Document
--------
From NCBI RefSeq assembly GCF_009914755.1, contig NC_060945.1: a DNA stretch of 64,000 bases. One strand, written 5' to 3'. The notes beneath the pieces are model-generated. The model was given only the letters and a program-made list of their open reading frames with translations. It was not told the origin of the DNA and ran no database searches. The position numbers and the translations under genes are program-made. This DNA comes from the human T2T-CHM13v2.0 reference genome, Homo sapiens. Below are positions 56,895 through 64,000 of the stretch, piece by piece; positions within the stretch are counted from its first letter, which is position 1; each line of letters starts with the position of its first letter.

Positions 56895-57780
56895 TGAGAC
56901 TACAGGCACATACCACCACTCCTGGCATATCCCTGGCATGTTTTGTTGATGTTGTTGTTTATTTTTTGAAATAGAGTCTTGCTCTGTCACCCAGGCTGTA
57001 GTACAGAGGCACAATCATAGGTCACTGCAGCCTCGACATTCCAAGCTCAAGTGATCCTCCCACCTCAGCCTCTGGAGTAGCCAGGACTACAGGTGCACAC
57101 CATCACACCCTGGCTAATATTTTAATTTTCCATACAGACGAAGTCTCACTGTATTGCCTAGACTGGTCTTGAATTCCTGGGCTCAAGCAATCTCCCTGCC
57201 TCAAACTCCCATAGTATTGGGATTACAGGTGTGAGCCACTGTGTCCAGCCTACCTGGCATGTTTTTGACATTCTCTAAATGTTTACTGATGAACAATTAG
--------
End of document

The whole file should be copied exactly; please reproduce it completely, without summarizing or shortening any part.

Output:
From NCBI RefSeq assembly GCF_009914755.1, contig NC_060945.1: a DNA stretch of 64,000 bases. One strand, written 5' to 3'. The notes beneath the pieces are model-generated. The model was given only the letters and a program-made list of their open reading frames with translations. It was not told the origin of the DNA and ran no database searches. The position numbers and the translations under genes are program-made. This DNA comes from the human T2T-CHM13v2.0 reference genome, Homo sapiens. Below are positions 56,895 through 64,000 of the stretch, piece by piece; positions within the stretch are counted from its first letter, which is position 1; each line of letters starts with the position of its first letter.

Positions 56895-57780
56895 TGAGAC
56901 TACAGGCACATACCACCACTCCTGGCATATCCCTGGCATGTTTTGTTGATGTTGTTGTTTATTTTTTGAAATAGAGTCTTGCTCTGTCACCCAGGCTGTA
57001 GTACAGAGGCACAATCATAGGTCACTGCAGCCTCGACATTCCAAGCTCAAGTGATCCTCCCACCTCAGCCTCTGGAGTAGCCAGGACTACAGGTGCACAC
57101 CATCACACCCTGGCTAATATTTTAATTTTCCATACAGACGAAGTCTCACTGTATTGCCTAGACTGGTCTTGAATTCCTGGGCTCAAGCAATCTCCCTGCC
57201 TCAAACTCCCATAGTATTGGGATTACAGGTGTGAGCCACTGTGTCCAGCCTACCTGGCATGTTTTTGACATTCTCTAAATGTTTACTGATGAACAATTAG